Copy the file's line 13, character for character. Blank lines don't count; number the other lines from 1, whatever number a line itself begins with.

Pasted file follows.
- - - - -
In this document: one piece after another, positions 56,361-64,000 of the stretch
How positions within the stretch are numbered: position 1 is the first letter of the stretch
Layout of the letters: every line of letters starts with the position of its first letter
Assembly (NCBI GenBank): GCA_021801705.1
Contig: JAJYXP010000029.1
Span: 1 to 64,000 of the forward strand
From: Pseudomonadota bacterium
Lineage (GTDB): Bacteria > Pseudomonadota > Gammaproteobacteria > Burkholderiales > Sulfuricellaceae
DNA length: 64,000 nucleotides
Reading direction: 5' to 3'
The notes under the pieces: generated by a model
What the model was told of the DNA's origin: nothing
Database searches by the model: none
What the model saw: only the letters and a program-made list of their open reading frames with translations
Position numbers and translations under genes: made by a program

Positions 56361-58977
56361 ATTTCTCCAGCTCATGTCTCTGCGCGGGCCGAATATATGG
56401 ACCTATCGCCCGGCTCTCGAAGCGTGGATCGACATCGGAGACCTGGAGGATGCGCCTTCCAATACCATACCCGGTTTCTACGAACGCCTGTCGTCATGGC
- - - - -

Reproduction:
Database searches by the model: none